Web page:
In my roundup of 2011, I mentioned Portland’s Flat Iron Gallery as one of my favorite new art venues in Maine. It’s a handsome and interesting space that showcases the work of some good local artists.
That so many of the artists are familiar to the Portland arts community, combined with the fact that owner Matt Welch is a painter, has led many to believe the gallery is a collective. But it’s not. It’s Welch’s baby.
As someone who doesn’t distinguish between art and craft, the general mix of work is very much to my liking. Flat Iron features painting, photography, furniture, sculpture, clay, glass and jewelry.
That doesn’t mean I like all the work. I don’t. But I think Welch is off to a good start, and he certainly has enough strong artists to make the case that Flat Iron is for real.
Flat Iron has a large front space in which works by all of the gallery artists are on view. There is also a smaller space in the back for monthly rotating shows. The rear gallery is currently featuring 18 works by George Wardell, who mostly paints commercial buildings and industrial scenes in a straightforward, representational style.
Unfortunately, it’s among the weakest work in the gallery. The scenes are stiff and lack atmosphere. I have nothing against urban landscapes in general, but Wardell’s work is void of drama, social compassion or even irony.
You can sense his honest dedication, but it feels like he’s not yet sufficiently fluent in the language of painting to distill poetry from such prosaic subject matter.
It also doesn’t help Wardell that to get to his show, you have to walk past a group of Peter Batchelder’s paintings. His geometrically simple buildings are rendered in a colorful palette and a style informed by Wolf Kahn. Batchelder’s paintings might be formulaic, but he paints well, and creates appealing relationships between architectural volumes and the space of open landscape.
While many look down on Kahn as too predictably appealing or even saccharine, he has long been one of my secret indulgences, because I happen to think his color sense is delicious. Considering how tricky color can be, I have no problem with artists making successful paintings that seem to have taken their lead from Kahn.
My favorite work in the gallery is a pastel by K. Min — a slice of frosted layer cake with a raspberry quietly perched on its chocolately brow. The delicacy of the confection is brilliantly enhanced by the presentation of the scrumptious dessert — it sits in a round shadow that feels like a plate. The softness of the round form both mediates the solidity of the slice on the white space of the paper and subtly reminds you of the original form of the cake.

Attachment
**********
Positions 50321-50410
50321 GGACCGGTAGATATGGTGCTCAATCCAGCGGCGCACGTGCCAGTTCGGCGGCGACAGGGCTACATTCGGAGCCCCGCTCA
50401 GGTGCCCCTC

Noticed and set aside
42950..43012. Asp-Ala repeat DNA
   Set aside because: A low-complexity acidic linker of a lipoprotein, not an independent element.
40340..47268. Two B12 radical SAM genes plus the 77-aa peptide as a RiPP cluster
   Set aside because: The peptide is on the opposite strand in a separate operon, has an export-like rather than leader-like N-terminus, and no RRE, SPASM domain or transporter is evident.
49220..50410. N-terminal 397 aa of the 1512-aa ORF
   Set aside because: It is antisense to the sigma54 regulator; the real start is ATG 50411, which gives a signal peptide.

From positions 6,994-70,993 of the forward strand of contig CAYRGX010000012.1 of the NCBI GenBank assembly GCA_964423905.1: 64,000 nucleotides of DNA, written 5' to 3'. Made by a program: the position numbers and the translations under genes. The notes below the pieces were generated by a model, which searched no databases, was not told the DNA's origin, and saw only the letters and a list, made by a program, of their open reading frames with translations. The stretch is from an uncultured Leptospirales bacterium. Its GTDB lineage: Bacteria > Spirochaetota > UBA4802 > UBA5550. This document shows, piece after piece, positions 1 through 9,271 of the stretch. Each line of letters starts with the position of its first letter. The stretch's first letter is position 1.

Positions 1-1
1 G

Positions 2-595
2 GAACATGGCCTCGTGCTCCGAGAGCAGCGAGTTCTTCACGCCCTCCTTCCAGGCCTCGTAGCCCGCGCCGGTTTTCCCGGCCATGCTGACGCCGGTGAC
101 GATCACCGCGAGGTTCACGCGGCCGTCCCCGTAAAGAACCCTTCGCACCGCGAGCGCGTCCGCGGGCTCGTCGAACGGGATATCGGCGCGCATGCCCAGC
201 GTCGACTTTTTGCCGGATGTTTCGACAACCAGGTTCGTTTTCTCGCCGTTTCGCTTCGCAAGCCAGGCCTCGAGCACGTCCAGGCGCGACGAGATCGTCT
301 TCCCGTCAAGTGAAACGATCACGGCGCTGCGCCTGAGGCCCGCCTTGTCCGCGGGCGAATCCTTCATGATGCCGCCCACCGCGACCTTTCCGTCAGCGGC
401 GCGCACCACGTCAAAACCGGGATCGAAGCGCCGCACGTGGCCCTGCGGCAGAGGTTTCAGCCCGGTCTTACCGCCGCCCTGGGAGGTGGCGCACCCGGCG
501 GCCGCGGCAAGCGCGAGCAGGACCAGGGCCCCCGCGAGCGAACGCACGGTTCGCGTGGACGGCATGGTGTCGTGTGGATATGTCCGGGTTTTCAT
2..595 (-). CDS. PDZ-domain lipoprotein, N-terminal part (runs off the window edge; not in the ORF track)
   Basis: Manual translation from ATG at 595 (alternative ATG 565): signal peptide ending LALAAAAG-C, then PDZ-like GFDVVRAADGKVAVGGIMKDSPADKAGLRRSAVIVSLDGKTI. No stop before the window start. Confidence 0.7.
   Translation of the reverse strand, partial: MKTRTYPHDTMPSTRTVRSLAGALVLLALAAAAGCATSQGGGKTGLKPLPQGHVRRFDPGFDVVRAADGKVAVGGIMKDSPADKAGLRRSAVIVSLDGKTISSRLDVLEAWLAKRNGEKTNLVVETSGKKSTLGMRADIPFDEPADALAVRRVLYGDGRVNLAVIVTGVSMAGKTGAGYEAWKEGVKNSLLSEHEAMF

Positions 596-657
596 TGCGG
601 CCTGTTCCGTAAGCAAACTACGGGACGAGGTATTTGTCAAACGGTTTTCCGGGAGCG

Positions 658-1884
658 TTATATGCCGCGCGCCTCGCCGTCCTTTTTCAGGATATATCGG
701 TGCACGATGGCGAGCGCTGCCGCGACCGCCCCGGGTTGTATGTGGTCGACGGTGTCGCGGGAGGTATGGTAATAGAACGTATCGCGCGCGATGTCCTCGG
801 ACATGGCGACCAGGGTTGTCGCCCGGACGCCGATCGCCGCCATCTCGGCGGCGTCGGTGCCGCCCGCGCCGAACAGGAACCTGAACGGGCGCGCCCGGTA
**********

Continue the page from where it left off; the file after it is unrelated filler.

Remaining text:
While the subject has been visited by many others, Min reminds us that authenticity is often more important than originality.
There was only one other piece by Min in the gallery — an uncannily quirky view of a New York apartment building. I want to see more of her pastels.
Some of the best work in the gallery includes jewelry by Jennifer Nielsen; in particular, a choker with flange pendants alternating between sea-polished pebbles and tiny diamonds.
My favorites also include Benjamin Lambert’s wildly creative and technically innovative clay sculptures of environmentally mutated birds and fish; David Wade’s poster-sized photo, “The Zone,” which succeeds on so many levels and none less ironical than the next; Sandy McLeod’s sculptures; and Jaap Helder’s bold and chewy abstract paintings.
My major complaint is that Will Scherer’s stylized drawings in stylized frames seem too affected to remotely fit in with the rest of the work.
Finally, I would like to point out how much I enjoy seeing Patrick Plourde’s work at Flat Iron. Plourde is a metal sculptor with a light touch who isn’t afraid to branch out and experiment. Between the many windows (which, being on the second floor, really open up the space), the large amount of varied work — including sculpture — and the blend of art and craft, Flat Iron is pretty much ideal for Plourde.
The piece I kept coming back to is a simple-seeming floral sculpture with outdoor faucet handles playing the role of the flowers. Because of its elongated base, the piece can be a landscape as well as a floral or a still life. It can be seen flat against the wall, yet it opens up in the round. Its potential is surprising.
In some ways, Flat Iron is a work in progress. But even if it can still use a few tweaks and edits, it’s already an interesting gallery with a lively local flavor.
Freelance writer Daniel Kany is an art historian who lives in Cumberland. He can be contacted at: